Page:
No matter what your passion, craft, or hobby, it needs a proper home. We should honor and respect our interests with pride of place. A little organization goes along way.
I can still vividly recall (over 20 years ago) my son’s obsession with Legos. He would incessantly build kit after kit and display them with pride on every horizontal surface of his room, refusing to deconstruct any one of them. Eventually, we ran out of space (duh) so I had to convince my beloved Lego-maniac to re-create a new space in the playroom, break down the projects, organize and sort their separate components into bins. Despite his resistance, he soon realized that it was a lot more fun to play with the Legos in this way because he was able to continuously create new designs and structures. The bins were organized with like shapes and so he was able to access the pieces very easily. In retrospect, the old “sets” just sat there collecting dust. They did not provide my son with the same endless amount of joy that he got from the actual assembly process. Granted, it fulfilled an immediate sense of gratification but then once they were assembled and completed, they became merely frozen statues he never played with.
There were other hobbies too. My family (self- inspired) had a love for jigsaw puzzles. It was such a fun and engaging activity that set a great stage for intimate family interaction and a natural flow of conversation. The sheer joy came from the family’s participation and our team effort to complete each puzzle. We set up a card table in our den, which was a designated space for the current puzzle in progress. This was an ongoing activity that often found its way into the wee hours of the nights. Admittedly, there was always both a sense of satisfaction as well as a sadness that transcended, upon completion of each puzzle. I recall with delight how we would fight over who could place the very last piece down. As to preserve these memories, we glued and framed most of them, and decorated our playroom walls. Glancing at them provided us with immeasurable joy as it rekindled the moments we shared. We since moved from that home and as “empty-nesters” with less space, it was time to bid them farewell. I took photos of all of them, and then donated them to a Senior Care facility for others to enjoy.
So if this blog has a teachable moment, here it is…if you have a hobby that still brings you continuous pleasure; whether it be crafts, home decor, carpentry, books, coins, etc., design a beautiful space for them. Chances are, if your space is inadequate, your hobby won’t thrive in that negative environment. It is so much more inviting to delve into a hobby where you’ve created the proper home and organized all its accompaniments.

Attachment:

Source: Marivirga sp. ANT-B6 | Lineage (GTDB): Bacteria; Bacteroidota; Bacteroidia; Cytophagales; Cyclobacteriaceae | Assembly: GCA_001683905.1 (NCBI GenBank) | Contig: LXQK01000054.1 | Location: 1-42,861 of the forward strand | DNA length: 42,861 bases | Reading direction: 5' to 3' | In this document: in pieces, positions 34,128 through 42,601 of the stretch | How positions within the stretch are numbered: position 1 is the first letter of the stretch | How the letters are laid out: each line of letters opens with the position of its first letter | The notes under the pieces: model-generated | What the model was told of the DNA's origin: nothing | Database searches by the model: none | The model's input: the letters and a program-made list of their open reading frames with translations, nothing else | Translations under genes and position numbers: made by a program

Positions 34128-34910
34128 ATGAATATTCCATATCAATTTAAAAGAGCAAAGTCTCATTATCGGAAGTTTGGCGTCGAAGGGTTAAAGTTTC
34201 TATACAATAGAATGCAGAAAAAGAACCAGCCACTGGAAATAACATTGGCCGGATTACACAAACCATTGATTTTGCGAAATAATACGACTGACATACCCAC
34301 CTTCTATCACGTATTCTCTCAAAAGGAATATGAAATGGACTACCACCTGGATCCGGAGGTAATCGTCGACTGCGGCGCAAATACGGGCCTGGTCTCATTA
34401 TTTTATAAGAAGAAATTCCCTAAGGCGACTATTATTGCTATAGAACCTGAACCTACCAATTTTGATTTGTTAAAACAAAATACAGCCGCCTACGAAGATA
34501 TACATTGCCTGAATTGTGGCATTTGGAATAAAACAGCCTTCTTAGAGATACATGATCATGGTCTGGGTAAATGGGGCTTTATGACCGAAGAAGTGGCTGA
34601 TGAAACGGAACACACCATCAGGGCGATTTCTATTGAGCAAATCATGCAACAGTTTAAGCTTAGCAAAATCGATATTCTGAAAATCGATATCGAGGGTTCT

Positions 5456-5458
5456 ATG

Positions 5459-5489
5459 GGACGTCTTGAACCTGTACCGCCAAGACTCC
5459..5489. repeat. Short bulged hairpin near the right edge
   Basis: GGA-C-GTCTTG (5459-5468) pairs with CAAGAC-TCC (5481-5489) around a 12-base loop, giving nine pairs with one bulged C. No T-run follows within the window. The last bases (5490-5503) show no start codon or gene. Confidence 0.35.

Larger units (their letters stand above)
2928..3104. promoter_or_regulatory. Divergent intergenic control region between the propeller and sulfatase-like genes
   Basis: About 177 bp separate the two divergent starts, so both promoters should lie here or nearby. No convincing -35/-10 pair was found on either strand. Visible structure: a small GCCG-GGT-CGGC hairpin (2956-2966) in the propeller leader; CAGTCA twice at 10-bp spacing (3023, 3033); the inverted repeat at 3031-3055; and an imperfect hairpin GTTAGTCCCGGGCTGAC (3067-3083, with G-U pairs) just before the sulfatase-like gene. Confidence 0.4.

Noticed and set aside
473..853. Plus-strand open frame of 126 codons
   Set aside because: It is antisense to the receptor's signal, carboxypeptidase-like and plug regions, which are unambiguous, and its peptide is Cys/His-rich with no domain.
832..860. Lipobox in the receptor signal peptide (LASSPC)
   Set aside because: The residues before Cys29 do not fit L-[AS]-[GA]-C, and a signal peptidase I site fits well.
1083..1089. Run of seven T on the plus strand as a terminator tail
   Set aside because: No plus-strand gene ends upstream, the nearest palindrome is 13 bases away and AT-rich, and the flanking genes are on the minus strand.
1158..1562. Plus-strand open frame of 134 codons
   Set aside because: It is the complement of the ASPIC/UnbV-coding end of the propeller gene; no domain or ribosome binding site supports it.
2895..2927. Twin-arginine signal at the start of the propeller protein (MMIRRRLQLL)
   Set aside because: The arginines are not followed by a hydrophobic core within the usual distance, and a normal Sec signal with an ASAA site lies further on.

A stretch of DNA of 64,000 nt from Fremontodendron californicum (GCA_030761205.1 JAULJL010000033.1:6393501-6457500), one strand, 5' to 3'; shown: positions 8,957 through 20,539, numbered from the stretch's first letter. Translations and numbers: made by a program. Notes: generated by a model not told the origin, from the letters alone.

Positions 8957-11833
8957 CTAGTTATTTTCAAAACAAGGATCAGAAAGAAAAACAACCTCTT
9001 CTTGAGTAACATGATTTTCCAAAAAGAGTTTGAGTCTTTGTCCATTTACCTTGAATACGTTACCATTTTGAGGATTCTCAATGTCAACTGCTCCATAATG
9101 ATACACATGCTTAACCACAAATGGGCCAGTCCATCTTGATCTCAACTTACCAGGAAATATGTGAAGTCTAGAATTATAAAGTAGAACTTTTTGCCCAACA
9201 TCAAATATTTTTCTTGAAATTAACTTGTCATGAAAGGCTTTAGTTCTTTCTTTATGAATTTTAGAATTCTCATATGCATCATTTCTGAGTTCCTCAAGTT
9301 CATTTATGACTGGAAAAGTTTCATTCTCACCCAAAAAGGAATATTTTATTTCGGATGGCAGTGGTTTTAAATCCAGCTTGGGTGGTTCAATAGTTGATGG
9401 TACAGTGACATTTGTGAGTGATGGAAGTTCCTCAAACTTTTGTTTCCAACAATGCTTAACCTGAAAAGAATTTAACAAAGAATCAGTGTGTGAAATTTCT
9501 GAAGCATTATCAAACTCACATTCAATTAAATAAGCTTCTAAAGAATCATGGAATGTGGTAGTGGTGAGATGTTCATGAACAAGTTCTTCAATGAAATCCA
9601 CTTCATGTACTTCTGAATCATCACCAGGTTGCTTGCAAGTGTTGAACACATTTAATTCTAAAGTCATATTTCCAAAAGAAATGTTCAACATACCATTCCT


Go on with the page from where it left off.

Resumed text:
These are some key elements you should consider;
- Storage is paramount. It doesn’t have to be fancy or super high tech, but a simple system that any family member using an item can return it back to its proper home. If you like to tinker with tools, try organizing like this http://www.organize.com/garage-tool-organizer-clear-frosted-pegboard.html so your pliers won’t disappear when you’re looking for them, and everyone can find a hammer and put it back. Or if you’re really a serious home improvement dabbler, try this http://compare.ebay.com/like/270833654379?_lwgsi=y<yp=AllFixedPriceItemTypes&var=sbar. I love these clear organizing cubes for storing beads, buttons, and hardware because you can corral them all in one place and see them. http://www.organizeit.com/four-drawer-acrylic-storage-chest.asp?cmpid=SLI. And for even smaller storage, try this product for assorted sized nails, hooks, screws, and sewing supplies http://www.organizeit.com/44-drawer-storage-chest.asp?cmpid=SLI
- Ergonomics of the work space is crucial. The hobby/table must accommodate all that you require in order to be efficient while working on a project. Make sure that the space matches your needs. Ample shelving surrounding the space will give you additional storage and easy accessibility. Ditto to the chair…it’s a essential to have a comfortable chair to sit in for countless hours. It may or may not be critical to be on wheels, but it is important for it to be comfy.
- Lighting is also an integral component of optimum workspace design. Poorly lit hobby spaces do not emit high functioning environments and can cause chronic eye strain. It is likely to discourage you from pursuing it further. If you are fortunate enough to be working near natural lighting, or directly adjacent to a window, that’s ideal. But if you’re not, there are multiple Halogen lamps available that can provide superior light in which to work by.
- Space matters. Anticipate and factor in the future and allow for expansion. Hobbies grow. Too often the space is outgrown in a short period of time because it wasn’t designed for growth and change.
So make your hobby space succeed for you and design it with optimal functionality in mind. Think about it…have you really invited your hobby into your home? Don’t leave it out in the cold garage, or strewn all over the floor. Unattended hobbies generally find their way there. Invite them back in or send them on their merry way. Love them or let them go.